Neuromyelitis Optica (NMO) Evaluation with Reflex, Serum
Clinical Information Discusses physiology, pathophysiology, and general clinical aspects, as they relate to a laboratory test
Neuromyelitis optica (NMO, sometimes called Devic disease) is a severe, relapsing, autoimmune, inflammatory and demyelinating central nervous system disease that predominantly affects optic nerves and the spinal cord. The disorder is now recognized as a spectrum of autoimmunity targeting the astrocytic water channel aquaporin-4 (AQP4). NMO spectrum disorders (NMOSD) may involve the brain and brainstem with symptoms of encephalopathy (particularly in children). The initial symptoms may be bouts of intractable nausea and vomiting. Magnetic resonance imaging typically reveals large inflammatory spinal cord lesions involving 3 or more vertebral segments. During acute attacks, the cerebrospinal fluid contains inflammatory cells, but usually lacks evidence of intrathecal IgG synthesis. The clinical course is characterized by relapses of optic neuritis or transverse myelitis, or both.
Prior to introducing a serological biomarker for NMO, the disorder was thought to be confined exclusively to the optic nerves and spinal cord, that the clinical course was monophasic and that NMO was a subset of multiple sclerosis (MS). The discovery of a highly specific disease marker for NMO (NMO-IgG/AQP4-IgG) helped to define the full clinical spectrum of NMOSD and to distinguish these disorders from MS. Attacks are often severe resulting in a rapid accumulation of disability (blindness and paraplegia). Within 5 years, 50% of patients lose functional vision in at least 1 eye or are unable to walk independently. Many patients with NMOSD are misdiagnosed as having MS. Importantly, the prognosis and optimal treatments for the 2 diseases differ. NMOSD typically has a worse natural history than MS, with frequent and early relapses. Treatments for NMOSD include corticosteroids and plasmapheresis for acute attacks and mycophenolate mofetil, azathioprine and rituximab for relapse prevention. Beta-interferon, a treatment promoted for MS, exacerbates NMOSD. Therefore, early diagnosis and initiation of NMO-appropriate immunosuppressant treatment is important to optimize the clinical outcome by preventing further attacks.
Detection of AQP4-IgG by enzyme-linked immunosorbent assay allows distinction of NMOSD (65%-77% are positive) from MS (0% positive), and is indicative of a relapsing disease, mandating initiation of immunosuppression, even after the first attack, thereby reducing attack frequency and disability in the future.
Establishing the diagnosis of an neuromyelitis optica spectrum disorder and distinguishing one of these disorders from multiple sclerosis early in the course of disease, allowing early initiation, and maintenance, of optimal therapy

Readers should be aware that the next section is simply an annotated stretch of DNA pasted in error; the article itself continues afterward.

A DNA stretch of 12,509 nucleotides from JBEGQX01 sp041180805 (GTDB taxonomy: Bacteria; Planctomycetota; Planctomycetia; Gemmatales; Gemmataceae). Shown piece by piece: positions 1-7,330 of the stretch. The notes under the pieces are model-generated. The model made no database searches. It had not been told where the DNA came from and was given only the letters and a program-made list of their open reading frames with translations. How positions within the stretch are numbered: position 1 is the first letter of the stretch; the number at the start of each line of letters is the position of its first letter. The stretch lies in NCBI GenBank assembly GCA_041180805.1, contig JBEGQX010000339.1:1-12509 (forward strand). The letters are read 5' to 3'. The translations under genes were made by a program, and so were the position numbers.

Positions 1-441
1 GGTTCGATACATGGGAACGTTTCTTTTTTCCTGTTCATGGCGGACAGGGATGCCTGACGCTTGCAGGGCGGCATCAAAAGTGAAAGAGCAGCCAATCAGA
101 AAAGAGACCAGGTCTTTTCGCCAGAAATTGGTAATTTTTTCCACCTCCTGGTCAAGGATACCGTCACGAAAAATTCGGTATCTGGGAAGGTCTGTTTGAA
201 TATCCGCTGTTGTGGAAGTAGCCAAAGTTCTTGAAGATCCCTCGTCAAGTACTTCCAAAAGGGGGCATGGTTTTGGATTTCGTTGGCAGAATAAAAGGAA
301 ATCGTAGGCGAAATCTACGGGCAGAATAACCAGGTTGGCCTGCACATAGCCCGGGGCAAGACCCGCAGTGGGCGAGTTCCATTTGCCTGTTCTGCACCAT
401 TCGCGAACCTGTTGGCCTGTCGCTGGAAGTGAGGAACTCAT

A positive value is consistent with a neuromyelitis optica (NMO) spectrum disorder and justifies initiation of appropriate immunosuppressive therapy at the earliest possible time. Positive AQP4-IgG enzyme-linked immunosorbent assay results are > or =5 units/mL. Negative results are <1.6 units/mL. Sera yielding indeterminate results (1.6-4.9 units/mL) will be reflexed to NMO-IgG indirect immunofluorescence testing for confirmation of positivity. NMO-IgG indirect immunofluorescence is positive if an NMO-specific immunostaining pattern is detected at a dilution of > or =1:60.
Cautions Discusses conditions that may cause diagnostic confusion, including improper specimen collection and handling, inappropriate test selection, and interfering substances
Seronegativity does not exclude the diagnosis of a neuromyelitis optica spectrum disorder (current seronegativity rate is 23%).
Seronegativity may reflect immunosuppressant therapy.
Reference Values Describes reference intervals and additional information for interpretation of test results. May include intervals based on age and sex when appropriate. Intervals are Mayo-derived, unless otherwise designated. If an interpretive report is provided, the reference value field will state this.
NMO/AQP4-IgG: <1.6 U/mL
Clinical References Provides recommendations for further in-depth reading of a clinical nature
1. Hinson SR, McKeon A, Lennon VA: Neurological autoimmunity targeting aquaporin-4. Neuroscience 2010;281:1009-1018
2. Wingerchuk DM, Lennon VA, Pittock SJ, et al: Revised diagnostic criteria for neuromyelitis optica. Neurol 2006;66:1485-1489
3. Wingerchuk DM, Lennon VA, Lucchinetti CF, et al: The spectrum of neuromyelitis optica. Lancet Neurol 2007;6:805-815
4. Lennon VA, Kryzer TJ, Pittock SJ, et al: IgG marker of optic-spinal multiple sclerosis binds to the aquaporin-4 channel. J Exp Med 2005;202:473-477
5. Lennon VA, Wingerchuk DM, Kryzer TJ, et al: A serum autoantibody marker of neuromyelitis optica; distinction from multiple sclerosis. Lancet 2004;364:2106-2112
6. Lennon VA, Kryzer TJ, Pittock SJ, et al: IgG marker of optic-spinal multiple sclerosis binds to the aquaporin-4 channel. J Exp Med 2005;202:473-477
7. McKeon A, Chen S, Pittock SJ, et al: Comparison of optimized immunohistochemical assay with a novel aquaporin-4-specific ELISA for Detection of NMO-IgG. Ann Neurol 2009; 66:S37